"We don't celebrate Christmas," one of them said as she downed her last few sips of her Aperol Spritz.

"Well, Santa won't come to your house unless you get home to bed."

"Wait, are we the last ones here?"  They ask.

"No.  The cleaning crew showed up 30 minutes after we closed.  They've been waiting to start cleaning for an hour!"

 Until next time... Server's don't pay their rent with compliments.

"Bitter.  Party of 1?  Your table is ready."

The Bitter Bistro
TWITTER CLICK HERE
PODCAST CLICK HERE
FACEBOOK CLICK HERE
INSTAGRAM CLICK HERE



















Comments

Popular posts from this blog

Empty Restaurant Syndrome

When Charles Dickens wrote, "It was the best of times, it was the worst of times," he must have worked in a restaurant that used to be booming, but had come crashing to a halt.  Time cannot be crueler, than time standing still in an empty restaurant. I've noticed that restaurants have busy and slow seasons.  Yes, there are some restaurants that are busy 365 days a year.  Spago in Beverly Hills is one of those places.  But for the rest of us peons who couldn't get hired at one of the cash-cows, we work at places that suffer from great highs, and extreme lows.  When it gets close to tax time, my restaurant is slow.  When the holidays roll around, business picks up with parties and bosses acting like they care by paying for the company to have a 3-course meal. Right now I am in the midst of the slow season.  School just started.  Families are adjusting to their fall schedules.  Whatever!  This in turn has given me ample time to reflect on my life and how long I hav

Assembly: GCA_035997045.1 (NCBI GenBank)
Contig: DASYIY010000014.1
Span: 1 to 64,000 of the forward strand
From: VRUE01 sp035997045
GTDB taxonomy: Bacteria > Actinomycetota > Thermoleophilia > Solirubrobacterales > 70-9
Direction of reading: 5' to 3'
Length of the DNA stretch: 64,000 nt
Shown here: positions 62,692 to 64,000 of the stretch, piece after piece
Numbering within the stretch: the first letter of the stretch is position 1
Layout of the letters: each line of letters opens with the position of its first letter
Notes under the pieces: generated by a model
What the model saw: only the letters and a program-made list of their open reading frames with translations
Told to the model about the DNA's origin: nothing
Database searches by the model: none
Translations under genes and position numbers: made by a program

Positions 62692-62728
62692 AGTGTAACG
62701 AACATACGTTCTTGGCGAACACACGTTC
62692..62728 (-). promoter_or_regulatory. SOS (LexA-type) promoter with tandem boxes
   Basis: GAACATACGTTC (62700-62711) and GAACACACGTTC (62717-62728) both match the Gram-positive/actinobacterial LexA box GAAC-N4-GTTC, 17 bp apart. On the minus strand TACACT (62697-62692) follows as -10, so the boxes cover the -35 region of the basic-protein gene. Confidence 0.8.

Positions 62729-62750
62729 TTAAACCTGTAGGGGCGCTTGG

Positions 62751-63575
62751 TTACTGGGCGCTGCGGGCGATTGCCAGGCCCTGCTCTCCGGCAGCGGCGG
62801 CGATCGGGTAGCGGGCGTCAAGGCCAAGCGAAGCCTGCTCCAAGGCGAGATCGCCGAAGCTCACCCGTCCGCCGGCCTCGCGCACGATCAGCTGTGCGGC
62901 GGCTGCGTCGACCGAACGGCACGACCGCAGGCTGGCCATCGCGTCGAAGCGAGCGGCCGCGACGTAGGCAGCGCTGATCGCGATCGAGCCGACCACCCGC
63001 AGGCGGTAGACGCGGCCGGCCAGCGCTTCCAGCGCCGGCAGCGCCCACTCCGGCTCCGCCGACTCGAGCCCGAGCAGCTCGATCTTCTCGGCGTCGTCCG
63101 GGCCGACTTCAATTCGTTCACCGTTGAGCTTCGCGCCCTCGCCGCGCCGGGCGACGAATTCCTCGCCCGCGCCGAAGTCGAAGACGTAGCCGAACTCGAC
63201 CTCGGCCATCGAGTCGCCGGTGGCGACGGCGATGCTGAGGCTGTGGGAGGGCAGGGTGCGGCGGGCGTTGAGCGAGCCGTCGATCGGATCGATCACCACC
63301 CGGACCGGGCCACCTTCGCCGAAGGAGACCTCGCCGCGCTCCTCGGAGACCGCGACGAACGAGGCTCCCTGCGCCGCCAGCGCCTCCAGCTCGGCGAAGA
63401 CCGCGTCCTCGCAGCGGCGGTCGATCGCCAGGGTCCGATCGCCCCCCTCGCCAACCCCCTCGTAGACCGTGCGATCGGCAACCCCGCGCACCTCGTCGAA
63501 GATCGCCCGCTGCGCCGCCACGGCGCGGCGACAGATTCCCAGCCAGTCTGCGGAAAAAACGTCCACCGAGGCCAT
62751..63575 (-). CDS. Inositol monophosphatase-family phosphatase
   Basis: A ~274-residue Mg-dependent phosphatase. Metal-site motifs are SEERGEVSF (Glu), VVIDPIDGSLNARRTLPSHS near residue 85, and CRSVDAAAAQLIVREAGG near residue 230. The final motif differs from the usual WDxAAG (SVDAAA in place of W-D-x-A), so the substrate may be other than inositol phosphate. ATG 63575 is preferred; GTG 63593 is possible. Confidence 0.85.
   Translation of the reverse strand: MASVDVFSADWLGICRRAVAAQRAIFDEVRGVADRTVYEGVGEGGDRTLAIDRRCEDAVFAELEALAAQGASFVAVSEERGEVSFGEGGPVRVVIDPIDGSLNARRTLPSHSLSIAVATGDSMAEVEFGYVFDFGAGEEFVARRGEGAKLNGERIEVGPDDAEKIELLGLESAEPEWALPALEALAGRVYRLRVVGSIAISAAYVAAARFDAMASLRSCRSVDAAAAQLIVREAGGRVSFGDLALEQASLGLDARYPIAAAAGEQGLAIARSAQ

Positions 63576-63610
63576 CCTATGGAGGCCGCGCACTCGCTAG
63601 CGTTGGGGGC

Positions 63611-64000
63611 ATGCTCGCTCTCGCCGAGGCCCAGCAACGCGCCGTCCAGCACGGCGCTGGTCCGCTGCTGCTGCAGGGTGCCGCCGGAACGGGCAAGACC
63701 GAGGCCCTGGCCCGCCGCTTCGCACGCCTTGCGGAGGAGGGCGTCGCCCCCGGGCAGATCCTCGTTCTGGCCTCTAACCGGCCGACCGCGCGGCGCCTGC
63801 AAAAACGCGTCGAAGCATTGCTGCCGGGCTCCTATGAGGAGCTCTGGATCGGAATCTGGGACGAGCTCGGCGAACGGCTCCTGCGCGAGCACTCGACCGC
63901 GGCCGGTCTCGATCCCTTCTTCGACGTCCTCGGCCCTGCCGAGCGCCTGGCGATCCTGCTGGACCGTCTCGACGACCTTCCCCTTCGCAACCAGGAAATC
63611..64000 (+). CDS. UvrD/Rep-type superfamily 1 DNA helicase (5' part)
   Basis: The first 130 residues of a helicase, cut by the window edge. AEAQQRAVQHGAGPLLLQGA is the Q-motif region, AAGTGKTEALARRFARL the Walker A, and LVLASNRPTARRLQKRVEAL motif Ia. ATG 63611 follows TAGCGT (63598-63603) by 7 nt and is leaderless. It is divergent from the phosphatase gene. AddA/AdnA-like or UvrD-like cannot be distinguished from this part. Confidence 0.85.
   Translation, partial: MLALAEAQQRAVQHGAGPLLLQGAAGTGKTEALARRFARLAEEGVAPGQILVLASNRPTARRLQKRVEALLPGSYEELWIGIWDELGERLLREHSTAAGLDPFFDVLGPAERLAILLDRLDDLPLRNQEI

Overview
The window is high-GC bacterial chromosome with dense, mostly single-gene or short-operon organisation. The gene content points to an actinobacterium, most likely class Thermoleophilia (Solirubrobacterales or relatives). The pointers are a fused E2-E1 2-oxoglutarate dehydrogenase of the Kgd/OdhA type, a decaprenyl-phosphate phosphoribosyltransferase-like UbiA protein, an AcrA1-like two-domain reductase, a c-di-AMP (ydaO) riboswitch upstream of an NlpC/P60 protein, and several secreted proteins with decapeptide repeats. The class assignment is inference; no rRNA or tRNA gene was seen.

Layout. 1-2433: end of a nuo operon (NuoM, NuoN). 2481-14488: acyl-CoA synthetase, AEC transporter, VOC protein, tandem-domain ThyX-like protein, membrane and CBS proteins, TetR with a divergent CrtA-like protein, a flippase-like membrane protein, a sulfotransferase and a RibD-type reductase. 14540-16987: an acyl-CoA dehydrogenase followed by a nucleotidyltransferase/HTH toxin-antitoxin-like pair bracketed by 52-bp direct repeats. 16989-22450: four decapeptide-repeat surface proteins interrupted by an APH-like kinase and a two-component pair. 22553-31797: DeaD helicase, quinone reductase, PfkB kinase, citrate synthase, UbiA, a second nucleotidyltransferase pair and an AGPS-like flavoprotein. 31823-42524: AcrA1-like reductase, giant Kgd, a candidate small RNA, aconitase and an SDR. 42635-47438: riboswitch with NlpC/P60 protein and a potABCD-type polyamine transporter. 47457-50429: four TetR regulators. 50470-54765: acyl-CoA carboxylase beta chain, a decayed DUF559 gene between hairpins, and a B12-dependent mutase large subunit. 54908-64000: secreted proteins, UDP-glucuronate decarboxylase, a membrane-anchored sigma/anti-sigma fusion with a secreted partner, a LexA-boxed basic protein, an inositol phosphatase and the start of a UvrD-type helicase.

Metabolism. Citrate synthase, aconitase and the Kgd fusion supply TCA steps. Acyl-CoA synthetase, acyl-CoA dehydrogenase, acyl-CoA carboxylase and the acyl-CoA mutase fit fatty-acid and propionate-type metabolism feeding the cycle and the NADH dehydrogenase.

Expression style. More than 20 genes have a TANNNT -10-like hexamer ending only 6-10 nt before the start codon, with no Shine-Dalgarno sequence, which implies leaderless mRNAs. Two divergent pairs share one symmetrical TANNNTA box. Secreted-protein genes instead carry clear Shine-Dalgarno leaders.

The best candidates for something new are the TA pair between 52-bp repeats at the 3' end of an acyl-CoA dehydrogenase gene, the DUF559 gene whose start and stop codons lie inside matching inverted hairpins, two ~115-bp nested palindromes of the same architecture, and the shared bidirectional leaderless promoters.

You Got Yelp!!!

What better way to get through the work week than to pick on the people who's parents truly should have considered contraceptives before having sex, the people who write negative reviews on Yelp.com. As always, I have found someone who embodies the spirit of "douchebaggery."  Who alone, stands to make a mark on the world because he is THAT important.  (And by mark, I mean skid mark.) Scott B., from Beverly Hills, CA makes the list.  His review is short, direct, and abrupt, because he's "got places to go people!"  Here's what Scott had to say about one restaurant in Los Angeles: "If you have an unlimited amount of time and an equally unlimited amount of patience, than this place might be worth it."  It's nice to see that Scott was stepping out of his box to test himself on this theory. "If I ever indeed got serviced within the time frame I had to eat, I might chance the food again!"   Since Scott is obviously an alien, h

10 Ways To Get Better Service At A Restaurant

I have noticed that there are many variables that can lead to a bad dining experience, and for the customer to say that they received "poor service" has become cliche, and just the "go to" for when all things go bad in a restaurant.  Here is a Top 10 list to help customers have a positive experience the next time they dine out. 10.  SIT AT THE FIRST TABLE THE HOST GIVES YOU "This table's too round.  This table's too brown.  This table's just right."  You are not buying real estate.  So for you to pass on the first, then the second, and even the third table option the host gives you is beyond ridiculous.  The tables are all made the same, have four legs, four chairs, (if applicable,) and are strong enough to hold food, drinks, and purses.  And if you pass on a table, now you've messed up the floor plan that the host has prepared at the beginning of their shift, and everybody in the restaurant takes notice as you are aimlessly walking a